Very little actually happens in the opera, but the relationships between the characters are closely observed. It takes a long time for the madwoman to persuade the ferryman to give her a place in his boat. He enjoys ridiculing her crazy behaviour and mocking her pretensions.

While the ferryman is unmoved by the madwoman’s condition, the traveller is more immediately responsive to her plight, and the chorus, who represent the other passengers, are easily swayed in either direction. Only when it’s revealed that the dead boy is the madwoman’s son does the ferryman show pity and lead her to the boy’s grave.

As the ferryman turns to makes preparations for the return crossing and the other passengers proceed with their journeys, there is a horrifying moment when it seems that the fragile bonds of sympathy that have developed between the characters will once more evaporate, leaving the madwoman to contend with her grief alone.

The ferryman hasn’t time to stop for long before making the return journey. The traveller is (as he tells us) continually on the move. Even the characters themselves will shortly revert to being monks and turn their backs on the story they’ve just brought to life. But the madwoman has nowhere to turn. She remains on stage and in our imaginations, calling for our sympathies. 

Britten’s first church parable does not offer us Christian consolation, despite its ending. It allows us to experience the rush of hope in the madwoman’s heart as her child is heard faintly singing. But the child’s benediction is not echoed in the music. The plainsong that closes the opera is exactly the same as the chant we hear at the beginning.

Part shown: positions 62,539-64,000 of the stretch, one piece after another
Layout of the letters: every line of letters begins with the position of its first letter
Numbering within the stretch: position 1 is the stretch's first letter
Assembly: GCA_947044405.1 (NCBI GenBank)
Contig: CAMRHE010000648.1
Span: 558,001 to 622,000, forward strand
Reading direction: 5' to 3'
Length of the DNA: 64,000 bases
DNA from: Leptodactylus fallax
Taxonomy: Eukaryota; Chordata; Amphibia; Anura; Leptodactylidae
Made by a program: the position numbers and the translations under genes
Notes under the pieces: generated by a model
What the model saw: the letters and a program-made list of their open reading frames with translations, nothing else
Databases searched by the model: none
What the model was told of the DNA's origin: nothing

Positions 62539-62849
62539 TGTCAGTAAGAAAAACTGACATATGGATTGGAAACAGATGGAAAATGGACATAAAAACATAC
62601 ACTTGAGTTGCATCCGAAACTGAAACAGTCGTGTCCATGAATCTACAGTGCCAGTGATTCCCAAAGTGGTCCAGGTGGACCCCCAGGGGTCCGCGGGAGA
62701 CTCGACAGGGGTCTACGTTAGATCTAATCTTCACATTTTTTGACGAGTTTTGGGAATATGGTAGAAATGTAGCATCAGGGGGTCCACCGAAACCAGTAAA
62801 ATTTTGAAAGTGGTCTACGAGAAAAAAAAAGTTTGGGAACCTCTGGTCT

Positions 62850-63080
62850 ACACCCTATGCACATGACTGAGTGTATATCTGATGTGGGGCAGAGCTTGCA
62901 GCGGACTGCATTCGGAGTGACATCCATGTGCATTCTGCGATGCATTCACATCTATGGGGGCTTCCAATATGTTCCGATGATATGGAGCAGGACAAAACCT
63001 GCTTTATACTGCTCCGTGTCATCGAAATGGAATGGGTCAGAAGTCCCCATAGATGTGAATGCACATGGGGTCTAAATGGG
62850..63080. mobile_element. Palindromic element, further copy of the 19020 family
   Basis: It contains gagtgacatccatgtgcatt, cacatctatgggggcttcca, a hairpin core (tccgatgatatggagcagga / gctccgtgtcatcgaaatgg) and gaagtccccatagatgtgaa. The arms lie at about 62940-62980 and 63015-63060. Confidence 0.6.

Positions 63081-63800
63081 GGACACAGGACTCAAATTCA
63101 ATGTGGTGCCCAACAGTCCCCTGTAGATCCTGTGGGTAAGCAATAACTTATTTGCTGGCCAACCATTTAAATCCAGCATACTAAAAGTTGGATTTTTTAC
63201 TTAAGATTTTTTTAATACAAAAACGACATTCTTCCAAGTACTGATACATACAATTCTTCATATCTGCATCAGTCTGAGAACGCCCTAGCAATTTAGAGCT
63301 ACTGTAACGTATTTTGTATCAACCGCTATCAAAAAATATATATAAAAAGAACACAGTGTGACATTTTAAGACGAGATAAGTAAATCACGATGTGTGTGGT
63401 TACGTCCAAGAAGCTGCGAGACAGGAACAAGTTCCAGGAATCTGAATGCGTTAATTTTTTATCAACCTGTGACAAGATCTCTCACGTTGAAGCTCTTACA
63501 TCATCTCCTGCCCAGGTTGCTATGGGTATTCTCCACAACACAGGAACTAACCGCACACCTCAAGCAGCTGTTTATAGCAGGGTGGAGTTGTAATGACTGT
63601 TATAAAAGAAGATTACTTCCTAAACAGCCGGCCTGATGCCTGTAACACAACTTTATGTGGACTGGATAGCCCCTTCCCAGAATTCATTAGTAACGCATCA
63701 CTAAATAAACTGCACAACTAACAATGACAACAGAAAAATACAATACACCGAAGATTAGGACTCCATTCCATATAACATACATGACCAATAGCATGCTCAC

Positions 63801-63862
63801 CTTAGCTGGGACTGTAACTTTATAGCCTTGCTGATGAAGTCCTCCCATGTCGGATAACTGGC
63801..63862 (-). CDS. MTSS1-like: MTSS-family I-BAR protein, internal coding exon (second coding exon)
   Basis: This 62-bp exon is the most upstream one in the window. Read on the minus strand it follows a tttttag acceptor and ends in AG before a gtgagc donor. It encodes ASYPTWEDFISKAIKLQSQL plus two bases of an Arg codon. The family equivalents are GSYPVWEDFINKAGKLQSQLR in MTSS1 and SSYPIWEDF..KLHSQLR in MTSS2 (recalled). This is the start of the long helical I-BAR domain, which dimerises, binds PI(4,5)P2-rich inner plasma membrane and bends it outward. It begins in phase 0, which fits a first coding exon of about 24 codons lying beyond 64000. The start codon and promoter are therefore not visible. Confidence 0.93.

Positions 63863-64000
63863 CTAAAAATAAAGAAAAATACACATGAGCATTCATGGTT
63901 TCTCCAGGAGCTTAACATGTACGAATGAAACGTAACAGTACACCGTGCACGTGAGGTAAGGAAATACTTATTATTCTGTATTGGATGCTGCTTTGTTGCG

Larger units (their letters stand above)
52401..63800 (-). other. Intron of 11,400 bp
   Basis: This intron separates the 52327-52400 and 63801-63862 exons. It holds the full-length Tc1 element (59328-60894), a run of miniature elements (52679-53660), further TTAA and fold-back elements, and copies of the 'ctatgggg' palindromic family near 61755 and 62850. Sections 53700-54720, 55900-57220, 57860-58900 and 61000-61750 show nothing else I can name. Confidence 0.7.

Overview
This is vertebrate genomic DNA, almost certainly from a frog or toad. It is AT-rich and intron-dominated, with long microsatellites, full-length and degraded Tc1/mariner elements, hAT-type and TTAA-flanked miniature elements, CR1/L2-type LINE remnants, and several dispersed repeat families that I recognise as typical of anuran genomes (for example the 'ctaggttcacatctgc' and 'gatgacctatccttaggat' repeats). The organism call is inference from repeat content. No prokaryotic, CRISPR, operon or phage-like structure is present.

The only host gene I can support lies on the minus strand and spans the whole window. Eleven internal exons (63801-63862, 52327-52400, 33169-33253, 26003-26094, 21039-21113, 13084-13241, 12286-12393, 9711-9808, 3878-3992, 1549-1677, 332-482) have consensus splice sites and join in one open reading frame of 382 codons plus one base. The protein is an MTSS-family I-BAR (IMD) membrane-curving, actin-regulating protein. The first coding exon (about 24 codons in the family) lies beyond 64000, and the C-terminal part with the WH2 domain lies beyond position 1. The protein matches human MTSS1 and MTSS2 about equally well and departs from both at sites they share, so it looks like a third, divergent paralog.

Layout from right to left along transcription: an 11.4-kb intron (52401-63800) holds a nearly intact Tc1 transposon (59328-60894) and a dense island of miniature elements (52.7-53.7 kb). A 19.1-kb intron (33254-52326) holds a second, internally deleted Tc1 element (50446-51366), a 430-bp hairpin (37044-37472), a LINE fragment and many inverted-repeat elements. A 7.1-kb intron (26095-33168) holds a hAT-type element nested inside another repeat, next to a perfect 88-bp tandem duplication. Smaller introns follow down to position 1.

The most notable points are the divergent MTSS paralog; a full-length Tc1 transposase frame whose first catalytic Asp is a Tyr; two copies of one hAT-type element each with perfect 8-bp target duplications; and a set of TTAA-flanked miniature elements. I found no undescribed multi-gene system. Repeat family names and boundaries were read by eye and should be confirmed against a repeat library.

Are we to be left with this disturbing feeling of circularity? Perhaps. But perhaps a change has occurred in the audience’s minds. The effect of Curlew River is to heighten our sensitivity and enlarge our sympathies, not just for the plight of the madwoman but for the people she represents.

Curlew River will be performed as part of the Barbican Britten Festival in London on 14 - 16 November.

Curlew River is also the subject of a Radio 4 programme, produced by Isabel Sutton, on BBC Radio 4 at 11.30 on 19 November. The programme is a Just Radio production.

St Giles, Cripplegate, between the Brutalist towers of the Barbican Estate. Photograph: Getty Images.

Isabel Sutton is a radio producer and journalist.

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How Devon's humpback whale is dredging up the politics of the sea

The arrival of a humpback whale at Slapton Sands has caused a local splash. But the history of the village has a warning for those who think of the sea as spectacle alone.